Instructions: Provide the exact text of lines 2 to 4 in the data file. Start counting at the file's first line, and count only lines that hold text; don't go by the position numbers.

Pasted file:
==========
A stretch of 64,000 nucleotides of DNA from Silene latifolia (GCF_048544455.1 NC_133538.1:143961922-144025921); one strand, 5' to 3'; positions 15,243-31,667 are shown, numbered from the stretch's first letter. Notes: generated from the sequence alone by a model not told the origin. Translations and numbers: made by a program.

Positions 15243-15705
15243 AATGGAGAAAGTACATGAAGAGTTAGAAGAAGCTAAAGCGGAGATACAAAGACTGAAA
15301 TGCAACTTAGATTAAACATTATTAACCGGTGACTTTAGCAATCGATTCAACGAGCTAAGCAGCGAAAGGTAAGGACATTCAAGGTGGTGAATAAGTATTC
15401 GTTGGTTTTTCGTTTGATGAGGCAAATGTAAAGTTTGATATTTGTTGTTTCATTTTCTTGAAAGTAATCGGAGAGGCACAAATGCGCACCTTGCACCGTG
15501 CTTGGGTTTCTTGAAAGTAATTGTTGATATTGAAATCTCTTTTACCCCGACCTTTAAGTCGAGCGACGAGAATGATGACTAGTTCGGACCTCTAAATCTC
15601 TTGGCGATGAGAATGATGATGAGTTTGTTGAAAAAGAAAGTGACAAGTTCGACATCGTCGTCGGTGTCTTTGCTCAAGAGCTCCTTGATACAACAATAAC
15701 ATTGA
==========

Positions 15243-15705
15243 AATGGAGAAAGTACATGAAGAGTTAGAAGAAGCTAAAGCGGAGATACAAAGACTGAAA
15301 TGCAACTTAGATTAAACATTATTAACCGGTGACTTTAGCAATCGATTCAACGAGCTAAGCAGCGAAAGGTAAGGACATTCAAGGTGGTGAATAAGTATTC